RRAM-based ADC design for neuromorphic computing

Neuromorphic computing is an exciting field of research in electrical engineering, which aims to emulate the functionality of biological neurons and synapses in silicon-based electronic systems. One crucial component of such systems is the analog-to-digital converter (ADC), which is responsible for converting continuous analog signals into digital form that can be processed by digital circuits.

The design of ADCs for neuromorphic computing poses unique challenges due to the specific requirements of the system. These requirements include high resolution, low power consumption, and low latency, all of which are essential for achieving the high efficiency and accuracy necessary for realtime processing of neural signals.

RRAM-based (Resistive Random Access Memory) ADCs have been proposed and studied in recent years. RRAM is a type of non-volatile memory that stores information by changing the resistance of a material. RRAM-based ADCs take advantage of this property to perform analog-to-digital conversion.

In RRAM-based ADCs, the input signal is applied to an RRAM array, and the output is the digital representation of the resistance values of the RRAM cells. The resistance values can be read out using voltage or current sensing techniques, and a digital converter is used to generate the final digital output.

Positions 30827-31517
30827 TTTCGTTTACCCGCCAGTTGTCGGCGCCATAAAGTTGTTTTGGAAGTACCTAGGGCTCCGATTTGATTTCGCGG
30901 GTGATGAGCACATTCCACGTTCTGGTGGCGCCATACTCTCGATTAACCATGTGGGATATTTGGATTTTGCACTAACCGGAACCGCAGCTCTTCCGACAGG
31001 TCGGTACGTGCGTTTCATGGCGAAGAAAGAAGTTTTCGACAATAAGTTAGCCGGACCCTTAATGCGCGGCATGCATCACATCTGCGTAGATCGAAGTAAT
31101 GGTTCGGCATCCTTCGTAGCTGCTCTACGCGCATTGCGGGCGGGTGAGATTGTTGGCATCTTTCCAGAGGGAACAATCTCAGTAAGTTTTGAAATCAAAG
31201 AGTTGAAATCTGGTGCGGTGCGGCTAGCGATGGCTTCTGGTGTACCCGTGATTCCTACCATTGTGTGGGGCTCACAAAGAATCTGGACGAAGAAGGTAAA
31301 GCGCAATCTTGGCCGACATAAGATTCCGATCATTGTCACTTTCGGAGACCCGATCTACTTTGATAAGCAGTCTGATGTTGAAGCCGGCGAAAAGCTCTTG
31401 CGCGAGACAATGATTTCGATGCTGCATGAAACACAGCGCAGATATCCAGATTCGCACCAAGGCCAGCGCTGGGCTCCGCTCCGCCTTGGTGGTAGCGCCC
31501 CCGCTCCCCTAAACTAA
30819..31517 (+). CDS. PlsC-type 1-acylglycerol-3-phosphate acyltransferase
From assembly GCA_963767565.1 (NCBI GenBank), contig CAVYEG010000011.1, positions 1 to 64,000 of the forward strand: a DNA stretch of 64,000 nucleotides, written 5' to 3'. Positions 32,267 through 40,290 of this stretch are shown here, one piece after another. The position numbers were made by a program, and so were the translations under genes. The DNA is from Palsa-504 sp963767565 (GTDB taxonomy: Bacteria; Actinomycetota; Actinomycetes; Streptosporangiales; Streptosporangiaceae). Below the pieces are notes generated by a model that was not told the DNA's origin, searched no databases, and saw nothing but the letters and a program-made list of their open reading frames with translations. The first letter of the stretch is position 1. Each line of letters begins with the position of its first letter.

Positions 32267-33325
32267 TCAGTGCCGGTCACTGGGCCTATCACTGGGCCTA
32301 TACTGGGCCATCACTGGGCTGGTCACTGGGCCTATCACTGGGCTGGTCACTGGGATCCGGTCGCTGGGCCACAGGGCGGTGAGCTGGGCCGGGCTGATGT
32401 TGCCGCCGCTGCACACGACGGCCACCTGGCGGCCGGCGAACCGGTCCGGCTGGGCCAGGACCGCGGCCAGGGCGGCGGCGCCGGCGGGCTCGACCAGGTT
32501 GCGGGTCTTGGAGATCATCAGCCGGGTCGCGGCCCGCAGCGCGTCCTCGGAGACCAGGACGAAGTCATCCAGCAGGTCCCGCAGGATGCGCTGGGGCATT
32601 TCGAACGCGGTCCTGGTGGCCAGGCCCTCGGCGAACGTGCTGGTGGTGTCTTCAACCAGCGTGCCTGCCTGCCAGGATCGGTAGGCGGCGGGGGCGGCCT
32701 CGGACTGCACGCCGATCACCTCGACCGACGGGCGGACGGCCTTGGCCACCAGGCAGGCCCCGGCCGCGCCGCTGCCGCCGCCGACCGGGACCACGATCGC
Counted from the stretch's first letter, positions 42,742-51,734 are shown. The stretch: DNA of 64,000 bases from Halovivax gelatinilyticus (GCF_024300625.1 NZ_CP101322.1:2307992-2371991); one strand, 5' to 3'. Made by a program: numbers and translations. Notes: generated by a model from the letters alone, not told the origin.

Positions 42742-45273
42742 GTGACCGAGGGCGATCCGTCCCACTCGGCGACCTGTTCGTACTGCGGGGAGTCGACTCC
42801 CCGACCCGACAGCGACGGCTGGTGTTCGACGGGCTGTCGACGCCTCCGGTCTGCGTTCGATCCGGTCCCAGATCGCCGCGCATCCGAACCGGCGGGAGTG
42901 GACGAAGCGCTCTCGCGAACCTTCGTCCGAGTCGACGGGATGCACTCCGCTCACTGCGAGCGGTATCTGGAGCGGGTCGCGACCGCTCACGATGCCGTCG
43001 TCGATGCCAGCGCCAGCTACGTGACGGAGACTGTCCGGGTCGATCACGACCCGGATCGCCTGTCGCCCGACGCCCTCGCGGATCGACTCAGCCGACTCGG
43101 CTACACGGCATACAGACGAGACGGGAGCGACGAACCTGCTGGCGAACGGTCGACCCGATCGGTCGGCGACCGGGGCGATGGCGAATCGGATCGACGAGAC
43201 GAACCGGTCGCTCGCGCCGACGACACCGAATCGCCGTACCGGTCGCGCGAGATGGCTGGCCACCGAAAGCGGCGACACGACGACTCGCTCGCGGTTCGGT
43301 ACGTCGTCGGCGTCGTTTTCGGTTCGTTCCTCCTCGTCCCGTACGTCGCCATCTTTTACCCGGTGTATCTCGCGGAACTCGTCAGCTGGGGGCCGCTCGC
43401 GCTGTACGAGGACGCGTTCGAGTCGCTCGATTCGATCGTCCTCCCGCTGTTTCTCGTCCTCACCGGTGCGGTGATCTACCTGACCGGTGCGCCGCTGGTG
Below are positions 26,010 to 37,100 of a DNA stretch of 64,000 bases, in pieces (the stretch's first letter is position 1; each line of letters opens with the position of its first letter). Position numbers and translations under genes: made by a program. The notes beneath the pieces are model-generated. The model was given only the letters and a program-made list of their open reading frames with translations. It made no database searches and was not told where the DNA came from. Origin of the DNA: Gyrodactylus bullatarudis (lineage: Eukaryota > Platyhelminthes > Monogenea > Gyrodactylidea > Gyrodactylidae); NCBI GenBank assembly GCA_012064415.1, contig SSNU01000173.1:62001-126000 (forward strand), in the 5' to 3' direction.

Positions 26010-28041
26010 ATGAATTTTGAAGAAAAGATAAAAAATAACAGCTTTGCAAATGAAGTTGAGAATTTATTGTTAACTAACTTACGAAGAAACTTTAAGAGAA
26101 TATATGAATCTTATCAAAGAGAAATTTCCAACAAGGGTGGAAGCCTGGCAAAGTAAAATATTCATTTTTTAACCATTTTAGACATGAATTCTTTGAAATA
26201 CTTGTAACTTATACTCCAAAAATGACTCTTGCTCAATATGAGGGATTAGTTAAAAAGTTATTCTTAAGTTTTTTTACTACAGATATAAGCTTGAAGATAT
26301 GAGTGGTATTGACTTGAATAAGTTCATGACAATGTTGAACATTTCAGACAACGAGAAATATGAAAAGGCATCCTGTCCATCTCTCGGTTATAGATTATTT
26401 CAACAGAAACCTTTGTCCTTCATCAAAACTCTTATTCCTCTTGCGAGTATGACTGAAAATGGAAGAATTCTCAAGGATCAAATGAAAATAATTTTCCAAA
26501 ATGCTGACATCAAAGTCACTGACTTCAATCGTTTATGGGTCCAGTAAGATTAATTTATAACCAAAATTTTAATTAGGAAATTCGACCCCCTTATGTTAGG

RRAM-based ADCs have several advantages over traditional ADCs. They offer high linearity, low power consumption, and high density, making them suitable for applications such as image and speech recognition. However, there are also challenges associated with RRAM-based ADCs, including issues with device variability, endurance, and write-read disturbance.

Overall, RRAM-based ADCs are an exciting area of research that has the potential to revolutionize the field of analog-to-digital conversion. As an electrical engineering student, it is essential to be aware of this emerging technology and its potential applications in future electronic systems. And the aim of this project is to design higher performance ADC circuits which will be integrated into RRAM crossbars.

Goals for RRAM-based ADC design:

  1. High precision and accuracy: In-memory computing requires high precision and accuracy for reliable computation. Therefore, RRAM-based ADCs should be designed to achieve high resolution and accuracy.
  2. Low power consumption: In-memory computing requires low-power devices to minimize energy consumption. RRAM-based ADCs should be designed to consume low power to enable efficient inmemory computing.
  3. High speed: In-memory computing also requires fast devices to enable real-time processing of data. RRAM-based ADCs should be designed to operate at high speeds to facilitate efficient computation within the memory array.

[1] DAC '19: Proceedings of the 56th Annual Design Automation Conference 140, pp 1–6 (2019)
[2] IEEE Transactions on Electron Devices 70, 4, (2023)